Those who balked, said the FTC, were pressured, and told "about the harm that will come to their computers if they do not allow the Defendants remote access to fix the computers," the court documents read.
Leibowitz estimated that the global victim count could be in the tens of thousands, but warned that the actual number could be "significantly higher."
That's what Microsoft said last year.
Polls conducted by the Redmond, Wash., software developer in mid-2011 showed that 15% of those surveyed in Canada, Ireland, the U.K. and the U.S., said they had received unsolicited calls from fraudsters posing as support technicians. Of the people who took such calls, 22% admitted to falling for the scam, Microsoft said.
The assets the FTC has frozen will be used to refund money to victims, whom the agency is trying to identify. So far, the FTC has seized approximately $180,000.
The FTC also said that it was working with Indian authorities.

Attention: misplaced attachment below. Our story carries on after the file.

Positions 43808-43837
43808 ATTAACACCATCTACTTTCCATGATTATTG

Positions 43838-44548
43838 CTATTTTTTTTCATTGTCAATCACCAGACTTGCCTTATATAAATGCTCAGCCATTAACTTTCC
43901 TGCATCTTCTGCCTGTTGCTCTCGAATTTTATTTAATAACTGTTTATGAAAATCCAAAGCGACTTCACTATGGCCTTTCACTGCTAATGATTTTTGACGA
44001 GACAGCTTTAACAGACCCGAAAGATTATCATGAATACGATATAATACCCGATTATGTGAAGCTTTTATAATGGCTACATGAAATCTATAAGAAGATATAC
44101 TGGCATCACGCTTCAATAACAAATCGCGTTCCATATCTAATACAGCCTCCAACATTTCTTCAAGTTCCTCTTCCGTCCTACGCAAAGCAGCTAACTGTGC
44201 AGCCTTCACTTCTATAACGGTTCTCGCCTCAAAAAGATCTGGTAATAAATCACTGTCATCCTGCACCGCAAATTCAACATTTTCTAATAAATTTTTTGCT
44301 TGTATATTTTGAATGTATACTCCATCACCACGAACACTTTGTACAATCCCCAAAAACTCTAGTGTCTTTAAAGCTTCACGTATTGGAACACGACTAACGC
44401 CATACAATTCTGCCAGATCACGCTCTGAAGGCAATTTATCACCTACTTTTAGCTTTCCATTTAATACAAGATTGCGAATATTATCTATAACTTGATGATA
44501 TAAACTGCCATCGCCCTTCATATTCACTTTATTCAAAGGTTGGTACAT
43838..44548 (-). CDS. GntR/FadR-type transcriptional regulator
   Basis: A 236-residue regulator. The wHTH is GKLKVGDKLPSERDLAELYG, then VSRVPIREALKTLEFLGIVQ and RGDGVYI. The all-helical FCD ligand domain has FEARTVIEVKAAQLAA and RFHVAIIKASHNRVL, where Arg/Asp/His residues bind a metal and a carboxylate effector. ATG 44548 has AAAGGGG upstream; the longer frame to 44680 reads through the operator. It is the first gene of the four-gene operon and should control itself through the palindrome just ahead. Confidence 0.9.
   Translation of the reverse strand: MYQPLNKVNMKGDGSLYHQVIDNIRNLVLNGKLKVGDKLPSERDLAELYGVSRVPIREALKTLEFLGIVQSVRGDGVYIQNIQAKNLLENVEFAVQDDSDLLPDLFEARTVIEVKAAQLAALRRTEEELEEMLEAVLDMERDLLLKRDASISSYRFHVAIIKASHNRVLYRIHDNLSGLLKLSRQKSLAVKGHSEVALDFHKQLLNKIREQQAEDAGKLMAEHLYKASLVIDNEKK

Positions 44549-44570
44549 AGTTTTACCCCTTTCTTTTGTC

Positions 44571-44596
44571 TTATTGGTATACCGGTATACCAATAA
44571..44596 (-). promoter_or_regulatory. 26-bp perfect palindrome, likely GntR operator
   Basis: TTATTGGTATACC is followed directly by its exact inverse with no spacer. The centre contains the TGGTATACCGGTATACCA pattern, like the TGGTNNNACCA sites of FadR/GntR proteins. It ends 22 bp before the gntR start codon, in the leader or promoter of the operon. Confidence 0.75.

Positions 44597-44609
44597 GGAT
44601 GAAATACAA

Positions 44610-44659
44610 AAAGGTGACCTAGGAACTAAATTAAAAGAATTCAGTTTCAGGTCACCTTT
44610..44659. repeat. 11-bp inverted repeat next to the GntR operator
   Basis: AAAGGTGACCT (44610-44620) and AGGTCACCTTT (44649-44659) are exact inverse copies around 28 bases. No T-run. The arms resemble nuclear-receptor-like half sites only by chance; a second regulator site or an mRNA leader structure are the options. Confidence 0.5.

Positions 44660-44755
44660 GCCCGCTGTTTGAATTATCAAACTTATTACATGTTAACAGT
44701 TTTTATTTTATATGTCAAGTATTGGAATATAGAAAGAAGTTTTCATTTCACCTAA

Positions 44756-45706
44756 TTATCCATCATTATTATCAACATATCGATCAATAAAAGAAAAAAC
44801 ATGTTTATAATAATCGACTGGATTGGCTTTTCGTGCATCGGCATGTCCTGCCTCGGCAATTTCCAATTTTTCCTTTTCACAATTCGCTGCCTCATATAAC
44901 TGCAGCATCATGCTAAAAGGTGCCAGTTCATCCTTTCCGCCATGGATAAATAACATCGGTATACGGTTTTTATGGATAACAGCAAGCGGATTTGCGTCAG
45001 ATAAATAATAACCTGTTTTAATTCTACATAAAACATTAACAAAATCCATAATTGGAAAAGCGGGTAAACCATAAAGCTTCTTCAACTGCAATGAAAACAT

Microsoft assisted the agency in its investigation, primarily by providing information on the scams, as did other companies. Microsoft was also a declarant in the case.
"I want to commend the FTC for its actions to fight phone scams, which are an emerging form of Internet fraud, and to protect people from these dangerous cybercriminal schemes," said Frank Torres, senior policy counsel at Microsoft, in remarks at the press conference.
Last year, Microsoft said victims, on average, suffered an $875 loss, including compromised passwords, balky computers, identity fraud and cash pilfered from their bank accounts.
Leibowitz urged consumers who received one of these calls to hang up and report the scam to his agency.
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